In most cases trash continues materially to exist, only out of sight. This ‘invisibility’ effects in no way the consequences its continued existence may have. Such may be the case for mysticism as well, one could surmise, and perhaps even with as much ‘omnipresence’ as trash.

An interest in mysticism is then aligned with the rejection of submission to the productive process or dominant economy. It is a useless activity – whether by reinvesting the register of taboo pleasure as Bataille seems to – or if it rejects the premise of consumption and attachment to productivity, namely, desire. This includes the desire to durate, to ‘last’ in social time as an individual self with past, present, and future. The living corpse of the mystic as garbage bag.

The mystic, as one whose happiness is found in union with God alone, could be positioned as the extreme of a negation of the commerce of ‘goods’, the circulation of mundane values, and so on. Being essentially indifferent to time, the mystic is like a plastic sac blowing in the wind, or an old cigarette butt discarded in the street. Retaining the mark of having been produced by human labor, as a disposable ‘by-product’ of civilizational advance, it has arrived at an odd, almost ‘post-human’ point. Returned to nature, yet as potential contaminant of all cosmic and cosmetic order, not natural; yet also not participating, particularly, in culture and history; and so only non-consumable refuse, a stand-in perhaps for God’s refusal of all the designs of man, a mirror of eternal dust. Silence: the wasteland of a breath that won’t sell…

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Descent to Higher Ground

They allegorized you in many visions; Behold, You are one in all depictions. —13th century Hasidic liturgical poem

Artists, creative writers, and so on, have in general ‘solved’ or ‘superceded’ many of the ‘problems’ given as philosophically or institutionally intractible; it’s only that the form of expression of their new ‘solution’ does not always, if ever, accept the original given terms of the ‘problem’ (indeed, this reevaluation of the premises of contradiction is an engine for thought’s advance): thus, those who have not exerted the will or imagination to enter the new zone of expression have, in principle, great difficulty accessing the new answer or even grasping the new approach, the novel posing of the ‘problem’.

Problems are largely ‘solved’ through creative misappropriation of past intractibles. ‘Derivation’ means ‘divergence’ simultaneously. To ‘address’ an issue at its most difficult point, is to form an ‘exception’ within whatever has issued from it so far. These are misappropriations, creative betrayals that in no way spiteful or unthankful for what has preceded them. It’s just that any ‘official’ or ‘traditional’ approach to a problem will likely remain stuck in a dead-locked manner of posing it.

There is an unfortunate prioritization, via the hubris not of philosophy per se but of a certain understanding of philosophical rationality, that subsumes the creative to the ‘logical’. But the creative is simply operating at a level of ‘logic’ (in the broadest sense of developing according to an exigency ‘internal’ to the creative process or formation itself) that the extant ‘logic’ (circumscribed by a presupposed ‘law of law’, a delimitation of possible possibilities in advance) cannot comprehend, or even see, given its limitation to adherence to itself.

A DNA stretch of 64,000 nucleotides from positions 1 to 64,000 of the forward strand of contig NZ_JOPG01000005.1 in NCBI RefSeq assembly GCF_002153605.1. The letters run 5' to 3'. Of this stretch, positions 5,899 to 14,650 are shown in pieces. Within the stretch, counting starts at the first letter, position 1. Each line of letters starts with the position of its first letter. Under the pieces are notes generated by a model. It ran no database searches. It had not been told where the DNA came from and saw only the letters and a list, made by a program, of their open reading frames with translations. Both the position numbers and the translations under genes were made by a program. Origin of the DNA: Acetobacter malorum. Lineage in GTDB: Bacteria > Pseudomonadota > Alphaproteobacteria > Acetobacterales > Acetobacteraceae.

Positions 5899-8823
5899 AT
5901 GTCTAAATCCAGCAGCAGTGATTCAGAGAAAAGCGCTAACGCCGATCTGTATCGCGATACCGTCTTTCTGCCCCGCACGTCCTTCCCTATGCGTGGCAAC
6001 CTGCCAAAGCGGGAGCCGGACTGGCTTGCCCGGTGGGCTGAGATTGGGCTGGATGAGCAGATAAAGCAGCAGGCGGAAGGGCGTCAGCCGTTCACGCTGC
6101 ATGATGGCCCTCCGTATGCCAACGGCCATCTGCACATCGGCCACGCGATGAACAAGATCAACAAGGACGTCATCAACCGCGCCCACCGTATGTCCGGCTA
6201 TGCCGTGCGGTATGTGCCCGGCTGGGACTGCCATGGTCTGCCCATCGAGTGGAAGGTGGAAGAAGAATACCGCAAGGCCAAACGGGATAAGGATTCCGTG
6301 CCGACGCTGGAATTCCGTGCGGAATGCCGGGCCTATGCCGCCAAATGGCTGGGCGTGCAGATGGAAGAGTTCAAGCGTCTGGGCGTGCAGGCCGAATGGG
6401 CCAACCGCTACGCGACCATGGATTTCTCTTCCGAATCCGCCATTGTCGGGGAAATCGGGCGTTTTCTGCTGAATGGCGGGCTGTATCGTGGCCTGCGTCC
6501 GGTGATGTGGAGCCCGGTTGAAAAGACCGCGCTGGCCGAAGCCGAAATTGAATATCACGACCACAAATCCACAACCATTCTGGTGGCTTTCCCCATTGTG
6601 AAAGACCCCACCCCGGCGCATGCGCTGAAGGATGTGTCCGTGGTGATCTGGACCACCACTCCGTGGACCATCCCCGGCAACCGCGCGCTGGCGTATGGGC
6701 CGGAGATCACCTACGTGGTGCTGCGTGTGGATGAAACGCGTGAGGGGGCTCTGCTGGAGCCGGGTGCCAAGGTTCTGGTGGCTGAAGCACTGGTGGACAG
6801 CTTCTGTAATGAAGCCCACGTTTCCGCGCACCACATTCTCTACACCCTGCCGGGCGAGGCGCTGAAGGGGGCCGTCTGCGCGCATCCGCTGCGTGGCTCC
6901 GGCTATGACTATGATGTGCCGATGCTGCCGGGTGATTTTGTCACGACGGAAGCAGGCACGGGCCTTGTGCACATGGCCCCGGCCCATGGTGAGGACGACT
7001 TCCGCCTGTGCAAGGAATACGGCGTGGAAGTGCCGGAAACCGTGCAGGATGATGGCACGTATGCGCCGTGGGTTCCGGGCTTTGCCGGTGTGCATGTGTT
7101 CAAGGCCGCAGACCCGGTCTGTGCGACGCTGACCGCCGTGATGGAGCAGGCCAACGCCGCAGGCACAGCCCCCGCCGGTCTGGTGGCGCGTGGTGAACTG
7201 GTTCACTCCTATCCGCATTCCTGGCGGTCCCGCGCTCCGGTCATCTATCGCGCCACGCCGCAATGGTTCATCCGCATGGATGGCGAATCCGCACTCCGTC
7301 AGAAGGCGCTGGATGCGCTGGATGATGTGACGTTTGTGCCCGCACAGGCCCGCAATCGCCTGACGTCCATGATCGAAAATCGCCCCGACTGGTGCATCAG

This is evident when innovation is called heresy. That is why the writer of the Zohar, for example, places a teacher from one millenium prior as the main beloved figure and insight-bringer, Rabbi Si’mon, the Holy Lamp. It is Moses de Leon who is largely responsible for the text, but he hides his name from it, crafting instead a book/commentary that is in stylistic imitation of commentaries coming before it (Talmud, Midrash) and also citing these rabbinic sources. So, one foot in past posings, the other of innovative misappropriation (at a minimum: running that risk). So the Zohar can claim to be “new ancient wisdom,” disclosing the secrets of the old through the revelation of the new. That process is a part of what I, following my own ‘inheritance’, call the ‘messianic’.

But it is inherent, unfortunately, to the logical to want to grasp all instances under the categorical, which ends up meaning, in the historial. That is fine, and inevitable, so long as those categories remain dialectical or in constant reflection upon what is non-identical to them, what escapes or resists the categorization. Namely, the coming of time, of new contingencies and exigencies. Dryness in insight emerges when the link to the basic novelties of existence is lost. But the further into those novelties the innovator wishes to tread, the more likely he or she will be ostracised. It is painful to press ahead, which is why, when all is said is done, one needs friends and correspondents to support and encourage the effort. One ‘does it for them’, writes ‘to them’: for they act as figures, not just of who they are, but of the listener to come, who will receive the new expression in its fullest breadth, not already circumscribed by what, historially, is given.